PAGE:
5 Tips for Writing the Best Job Description

Writing a clear, effective job description is essential for a number of reasons. Not only does it help applicants gauge their own interest and qualifications for specific positions throughout their creative job search, but it also helps you, the hiring manager, more easily find the right candidate. With the assistance of a staffing agency and a thorough job description, you’re likely to get a solid group of candidates that are ideal for your opening.

1. Be clear

Have you ever read a job title or description and decided against applying simply because you weren’t sure what any of it meant? Sometimes, because of a time constraint or even an attempt to spark curiosity, a company will post a job description with vague duties or unique titles that leave prospective applicants scratching their heads. To receive a more qualified pool of candidates, it’s best to draft a description with a simple title, detailed responsibilities, and clear qualifications that specifically address what’s needed to be successful on the job. For instance, rather than list “manage administrative duties” as a responsibility, try “answer phones, manage email inbox, and schedule meetings” for better accuracy. It may also be helpful to ask for feedback from another colleague who will be able to review the post with fresh eyes and give you an outsider’s take on what it seems like you’re looking for.

“Include too much in your description, and you could discourage qualified candidates from applying.”

2. Know what you’re looking for

You can’t write an effective job description if you’re unsure of your team’s needs. If the job opening is a replacement of a current position, it may be beneficial to keep in mind the skills and responsibilities of the former professional in the role – provided he or she was a good fit for the job. Talk to team members who worked closely with him or her and get their feedback on which types of requirements should be included in the description. If the position is a new role, consider why you need the new addition to the team. If it’s to provide analytical reporting for the department for better insight into marketing strategies, make note of that somewhere in the ad. Know what your team needs, and clearly communicate that in the description so there’s no guessing on the applicant’s end.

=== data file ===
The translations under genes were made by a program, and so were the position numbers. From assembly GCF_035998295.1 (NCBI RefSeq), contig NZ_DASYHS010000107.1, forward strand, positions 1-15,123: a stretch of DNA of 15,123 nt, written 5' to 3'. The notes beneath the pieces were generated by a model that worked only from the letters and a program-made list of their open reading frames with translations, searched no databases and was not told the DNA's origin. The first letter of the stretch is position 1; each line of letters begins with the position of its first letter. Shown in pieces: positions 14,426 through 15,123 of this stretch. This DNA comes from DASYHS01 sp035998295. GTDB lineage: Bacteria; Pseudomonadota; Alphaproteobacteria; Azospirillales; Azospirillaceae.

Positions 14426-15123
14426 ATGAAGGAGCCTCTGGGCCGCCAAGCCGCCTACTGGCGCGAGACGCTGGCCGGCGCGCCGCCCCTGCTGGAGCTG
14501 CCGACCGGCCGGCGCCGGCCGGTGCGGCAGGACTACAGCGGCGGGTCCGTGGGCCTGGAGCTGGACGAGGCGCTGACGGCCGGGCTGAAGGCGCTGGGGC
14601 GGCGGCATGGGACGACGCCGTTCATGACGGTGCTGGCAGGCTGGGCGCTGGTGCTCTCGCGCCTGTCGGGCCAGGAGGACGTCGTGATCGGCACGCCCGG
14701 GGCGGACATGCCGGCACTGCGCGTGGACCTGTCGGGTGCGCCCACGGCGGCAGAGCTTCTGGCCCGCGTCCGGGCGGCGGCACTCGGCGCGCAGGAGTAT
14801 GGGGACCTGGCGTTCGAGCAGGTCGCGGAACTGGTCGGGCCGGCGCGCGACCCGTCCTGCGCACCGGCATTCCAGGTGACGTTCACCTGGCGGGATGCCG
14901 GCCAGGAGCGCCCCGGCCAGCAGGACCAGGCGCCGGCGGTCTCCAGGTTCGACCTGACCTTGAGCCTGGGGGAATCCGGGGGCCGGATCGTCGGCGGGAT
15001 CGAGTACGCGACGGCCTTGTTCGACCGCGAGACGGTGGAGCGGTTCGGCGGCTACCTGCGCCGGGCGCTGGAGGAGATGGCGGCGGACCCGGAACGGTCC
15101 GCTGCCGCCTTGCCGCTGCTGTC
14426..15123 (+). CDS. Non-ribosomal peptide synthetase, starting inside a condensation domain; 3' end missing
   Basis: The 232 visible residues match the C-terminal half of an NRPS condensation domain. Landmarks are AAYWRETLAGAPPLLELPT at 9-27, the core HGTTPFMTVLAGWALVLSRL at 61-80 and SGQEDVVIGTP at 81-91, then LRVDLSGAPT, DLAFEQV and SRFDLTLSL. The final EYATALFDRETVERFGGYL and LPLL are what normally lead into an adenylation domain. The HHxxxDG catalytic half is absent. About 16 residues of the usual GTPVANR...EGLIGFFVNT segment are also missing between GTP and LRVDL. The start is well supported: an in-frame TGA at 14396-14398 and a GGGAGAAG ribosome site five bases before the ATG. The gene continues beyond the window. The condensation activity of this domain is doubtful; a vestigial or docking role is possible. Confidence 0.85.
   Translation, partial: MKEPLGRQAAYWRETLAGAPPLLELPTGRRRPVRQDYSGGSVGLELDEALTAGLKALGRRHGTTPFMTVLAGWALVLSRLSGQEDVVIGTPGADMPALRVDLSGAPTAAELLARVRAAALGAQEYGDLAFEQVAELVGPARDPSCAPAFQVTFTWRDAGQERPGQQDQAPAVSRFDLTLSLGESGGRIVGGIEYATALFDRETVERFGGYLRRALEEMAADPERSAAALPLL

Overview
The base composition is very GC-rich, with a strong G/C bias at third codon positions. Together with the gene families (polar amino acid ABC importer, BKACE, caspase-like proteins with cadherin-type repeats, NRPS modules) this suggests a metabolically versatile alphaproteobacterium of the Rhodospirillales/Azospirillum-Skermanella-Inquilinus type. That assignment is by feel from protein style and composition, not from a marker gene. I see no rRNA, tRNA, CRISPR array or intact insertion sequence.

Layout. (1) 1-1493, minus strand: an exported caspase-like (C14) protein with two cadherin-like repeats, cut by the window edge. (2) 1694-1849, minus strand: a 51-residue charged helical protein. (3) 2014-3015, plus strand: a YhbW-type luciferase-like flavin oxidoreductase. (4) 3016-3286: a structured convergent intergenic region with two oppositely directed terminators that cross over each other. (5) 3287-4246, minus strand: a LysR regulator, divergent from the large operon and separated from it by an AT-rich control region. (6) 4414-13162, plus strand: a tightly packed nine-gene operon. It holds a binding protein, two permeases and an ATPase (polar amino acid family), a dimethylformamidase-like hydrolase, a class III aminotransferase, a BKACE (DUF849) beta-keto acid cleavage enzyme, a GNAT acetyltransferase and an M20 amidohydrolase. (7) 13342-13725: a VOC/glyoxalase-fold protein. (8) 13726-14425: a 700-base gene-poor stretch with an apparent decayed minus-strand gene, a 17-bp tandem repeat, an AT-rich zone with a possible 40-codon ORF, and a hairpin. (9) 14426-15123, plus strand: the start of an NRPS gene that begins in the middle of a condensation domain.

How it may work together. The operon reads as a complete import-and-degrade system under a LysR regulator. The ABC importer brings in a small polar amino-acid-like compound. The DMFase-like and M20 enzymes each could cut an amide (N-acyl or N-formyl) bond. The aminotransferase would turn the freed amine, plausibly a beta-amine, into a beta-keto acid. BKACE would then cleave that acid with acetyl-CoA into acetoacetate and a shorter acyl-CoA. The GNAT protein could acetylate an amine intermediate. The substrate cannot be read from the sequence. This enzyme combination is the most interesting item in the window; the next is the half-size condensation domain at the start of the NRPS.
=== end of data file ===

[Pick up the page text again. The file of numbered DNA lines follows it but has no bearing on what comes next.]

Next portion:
3. Include the essentials

Job descriptions typically include a job title, responsibilities, and required skills and experience. They also include the corresponding department, as well as the titles of the professionals the new hire will report to and work with. Without any one of these, you’re leaving a great deal to the imagination, and that can cause issues for both the applicant, as well as, your hiring process. Keep it too vague, and you risk having to review a flood of unqualified applicants; include too much, and you could discourage them from applying.

4. Sell the position

Remember that finding the best candidate for your team is a two-way street. Not only does the candidate need to meet your team’s needs, but the position needs to fulfill his or her professional goals as well. Be sure to use buzzwords in your job description that will ensure it pops up in popular job searches. The terms you use should be well-known in the industry and in line with what’s expected of the hired professional.

Leave the guesswork out of your job description.

5. Set applicants up for success

Writing a clear, detailed job description is essential to eliminating headaches for both yourself and the applicants. Doing so will likely get you a more qualified pool of candidates that will speed up the hiring process. If you truly don’t want any follow-up calls or emails, clearly state that in the description. Additionally, if one specific requirement is a necessity, you should also clearly specify that in your description. For example, rather than simply listing a certain technical skill at the top of the qualifications portion of the description, include a note next to it that says “proficiency required.” This will help your applicants better gauge whether they’re truly a good fit for the job so it’s not completely up to you.

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